Being thoroughly familiar with your gear is going to save you pain. I see my customers show the pain of loss of revenue, having the gear quit in the middle of the gig, frustration at the interruption of the creative process, and the loss of time down. Much of the reason why they experienced gear failure could be avoided by being familiar, in a technical sense, with their Owner’s Manual.

I know these are a pain to read because they’re full of stuff nobody gives a crap about. Well, it’s not so much how to turn up the TREB knob, but what the equipment is capable of doing, and more importantly what its limits are.

This also has to do with the equipment’s design for optimum performance. There’s quite a difference between a +4dB and a –10dB signal. Know what the power amp’s intended INPUT signal strength should be, and what the output is of whatever is driving it. If it’s a mixer, you may have a choice of output signal strength.

On an amp, there’s often a HI/LO channel switch or jack arrangement. This is for passive (regular) guitar pick-ups (HI) and active (needs batteries) pick-ups (LO). If there’s a battery operated FX unit going into the amp, the (LO) input may be considered better suited to the amp’s design. I’m saying to know, from a technical view, what’s happening when you plug in a device that outputs a +4dB signal into an amp that’s designed for a –10dB INPUT. On that path lies danger.

Another consideration is that the equipment’s design assumes that the knobs will be used in their middle third – say from ‘3’ to ‘8’. If the amp always has to be ‘dimed’ for the gig, then it is underpowered for the job, and needs help. That’s what LINE OUT jacks are for. Nobody should expect a 60W garage band guitar amp to keep up with the 300W monster the bass player has. Not gonna do it. Put it through the PA so the poor thing will have some help.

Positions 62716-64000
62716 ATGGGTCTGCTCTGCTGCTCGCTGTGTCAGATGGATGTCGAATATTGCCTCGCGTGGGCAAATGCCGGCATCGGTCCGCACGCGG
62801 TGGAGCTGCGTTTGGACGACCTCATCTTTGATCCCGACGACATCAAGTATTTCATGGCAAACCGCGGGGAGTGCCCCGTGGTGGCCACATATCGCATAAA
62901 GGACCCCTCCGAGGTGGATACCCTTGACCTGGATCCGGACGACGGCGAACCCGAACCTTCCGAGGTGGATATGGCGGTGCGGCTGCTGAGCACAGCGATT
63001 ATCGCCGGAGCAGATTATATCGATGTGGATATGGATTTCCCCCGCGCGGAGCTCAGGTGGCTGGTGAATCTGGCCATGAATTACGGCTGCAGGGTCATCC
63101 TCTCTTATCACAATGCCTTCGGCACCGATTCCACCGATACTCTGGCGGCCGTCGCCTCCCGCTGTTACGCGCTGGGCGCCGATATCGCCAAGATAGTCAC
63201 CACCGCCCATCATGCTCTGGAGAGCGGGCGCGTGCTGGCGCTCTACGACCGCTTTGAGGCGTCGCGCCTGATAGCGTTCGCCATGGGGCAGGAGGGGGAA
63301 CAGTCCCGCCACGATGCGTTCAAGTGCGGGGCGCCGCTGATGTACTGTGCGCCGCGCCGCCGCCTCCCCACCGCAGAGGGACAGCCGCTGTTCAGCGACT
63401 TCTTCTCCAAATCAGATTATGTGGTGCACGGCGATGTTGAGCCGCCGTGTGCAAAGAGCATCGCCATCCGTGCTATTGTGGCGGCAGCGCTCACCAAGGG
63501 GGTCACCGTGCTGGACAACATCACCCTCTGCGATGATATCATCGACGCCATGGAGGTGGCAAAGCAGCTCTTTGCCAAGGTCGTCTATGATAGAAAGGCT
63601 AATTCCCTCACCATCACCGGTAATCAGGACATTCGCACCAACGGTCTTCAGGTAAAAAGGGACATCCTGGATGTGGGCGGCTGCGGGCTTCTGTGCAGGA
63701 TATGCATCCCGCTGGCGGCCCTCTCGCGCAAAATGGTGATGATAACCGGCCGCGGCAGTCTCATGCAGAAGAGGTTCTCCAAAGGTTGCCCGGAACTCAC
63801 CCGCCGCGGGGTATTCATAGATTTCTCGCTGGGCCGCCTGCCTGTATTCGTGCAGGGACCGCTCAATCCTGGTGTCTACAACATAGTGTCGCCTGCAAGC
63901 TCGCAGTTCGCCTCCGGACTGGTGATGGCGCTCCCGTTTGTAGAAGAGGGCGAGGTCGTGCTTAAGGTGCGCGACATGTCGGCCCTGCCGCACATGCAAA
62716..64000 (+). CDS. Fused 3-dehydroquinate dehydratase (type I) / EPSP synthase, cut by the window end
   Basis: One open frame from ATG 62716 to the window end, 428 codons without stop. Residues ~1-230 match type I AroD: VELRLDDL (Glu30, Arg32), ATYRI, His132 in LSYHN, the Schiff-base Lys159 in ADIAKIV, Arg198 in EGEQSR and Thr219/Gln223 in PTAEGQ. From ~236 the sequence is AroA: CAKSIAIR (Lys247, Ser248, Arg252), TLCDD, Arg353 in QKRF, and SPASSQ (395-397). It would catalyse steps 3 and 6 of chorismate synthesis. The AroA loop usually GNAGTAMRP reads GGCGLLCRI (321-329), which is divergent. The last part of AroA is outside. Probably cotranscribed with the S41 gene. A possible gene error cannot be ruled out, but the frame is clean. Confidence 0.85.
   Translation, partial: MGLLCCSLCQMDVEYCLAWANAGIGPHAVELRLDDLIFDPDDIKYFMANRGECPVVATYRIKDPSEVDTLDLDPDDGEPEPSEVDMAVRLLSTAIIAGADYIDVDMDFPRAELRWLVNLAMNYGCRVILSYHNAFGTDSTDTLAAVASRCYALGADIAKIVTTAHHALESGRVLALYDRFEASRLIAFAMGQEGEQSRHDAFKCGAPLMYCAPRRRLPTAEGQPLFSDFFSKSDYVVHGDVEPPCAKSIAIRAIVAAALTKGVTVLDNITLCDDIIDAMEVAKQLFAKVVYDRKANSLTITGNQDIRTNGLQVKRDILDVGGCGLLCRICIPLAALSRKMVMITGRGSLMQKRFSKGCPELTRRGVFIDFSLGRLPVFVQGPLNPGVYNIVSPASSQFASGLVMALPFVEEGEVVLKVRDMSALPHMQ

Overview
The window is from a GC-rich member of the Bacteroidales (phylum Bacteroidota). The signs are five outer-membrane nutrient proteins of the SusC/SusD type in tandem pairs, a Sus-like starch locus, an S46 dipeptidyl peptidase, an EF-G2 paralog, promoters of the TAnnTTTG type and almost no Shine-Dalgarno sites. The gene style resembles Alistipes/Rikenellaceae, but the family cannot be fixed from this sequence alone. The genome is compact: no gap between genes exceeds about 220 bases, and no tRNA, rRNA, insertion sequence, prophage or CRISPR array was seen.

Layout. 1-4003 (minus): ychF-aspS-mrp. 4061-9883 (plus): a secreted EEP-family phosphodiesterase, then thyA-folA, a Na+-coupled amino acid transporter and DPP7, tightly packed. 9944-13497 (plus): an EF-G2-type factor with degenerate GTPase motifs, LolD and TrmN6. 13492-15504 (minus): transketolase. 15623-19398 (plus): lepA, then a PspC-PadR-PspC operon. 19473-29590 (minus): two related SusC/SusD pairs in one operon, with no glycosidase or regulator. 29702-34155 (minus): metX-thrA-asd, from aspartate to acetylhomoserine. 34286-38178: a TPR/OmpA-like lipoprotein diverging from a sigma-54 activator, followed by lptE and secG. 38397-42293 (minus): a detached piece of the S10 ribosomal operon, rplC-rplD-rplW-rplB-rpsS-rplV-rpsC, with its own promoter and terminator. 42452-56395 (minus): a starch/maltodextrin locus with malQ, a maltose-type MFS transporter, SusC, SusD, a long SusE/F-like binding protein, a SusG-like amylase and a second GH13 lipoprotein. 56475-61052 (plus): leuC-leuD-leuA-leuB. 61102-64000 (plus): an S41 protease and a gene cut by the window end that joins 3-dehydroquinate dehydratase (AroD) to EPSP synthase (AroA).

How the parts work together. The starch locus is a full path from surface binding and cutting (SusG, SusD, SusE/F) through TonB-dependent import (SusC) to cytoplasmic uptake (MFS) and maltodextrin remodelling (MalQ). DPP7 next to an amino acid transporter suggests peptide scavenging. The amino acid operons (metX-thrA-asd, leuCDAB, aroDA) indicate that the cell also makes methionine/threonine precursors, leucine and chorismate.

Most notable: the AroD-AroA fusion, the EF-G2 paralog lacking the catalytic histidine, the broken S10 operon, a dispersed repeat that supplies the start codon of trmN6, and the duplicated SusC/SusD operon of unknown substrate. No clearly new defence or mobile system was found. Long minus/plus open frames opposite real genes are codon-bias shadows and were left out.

I know that the initial investment in time learning can be considerable. I think that it needs to be done because one of the top reasons for equipment failure starts: “I lent it to my buddy and…” If you were going to lend your equipment, logically you would want to make sure it’s operated correctly. Maybe the person knows what they’re doing, but you won’t know that unless you know what’s going on. Also, remember to find out what the venue is like, because beer, Margaritas, Coke, and such eat electronics alive… literally.

Many amps today are digital amps. They are not like the traditional analog amplifiers, where a BASS pot actually filters the low frequencies. They are more like computers with knobs, attached to an output amp and speaker. They adjust volume and tone by changing the algorithm in the computer, not by filtering the actual audio from the instrument. The problems they exhibit are more like computer problems, and the first troubleshooting move is to make the computer reset. That kind of stuff is in the Owner’s Manual, and while you may lose custom presets (gotta back-up?), that’s how a corrupted file is renewed.

Please go through your equipment with the Owner’s Manual every time you get a new piece – even if you bought it used. If it says “Not Intended For Outdoor Use”, that’s pretty much what that means. Keep it protected, like it’s inside. Save yourself some pain.

Thank you,

Armand Blake, Owner: AMPWERX Repair

1935 E. 7th. St.Long Beach,CA90813

Tel: 562-591-1423 Fax: 562-591-1423

[email protected]

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About the Author


Ampwerks Repair

My name is Armand Blake, and my shop, AMPWERX Repair, is located inside Gilmore Music on the NW corner of 7th. St. and Cherry Av. in Long Beach, CA. I have been there since 2003, however, Gilmore Music, a local independent full-service music store, has been there since before most of us were born. This store is not your corporate super-box, and as far as the repair of electronic and acoustic musical instruments are concerned, we do it all in-house.

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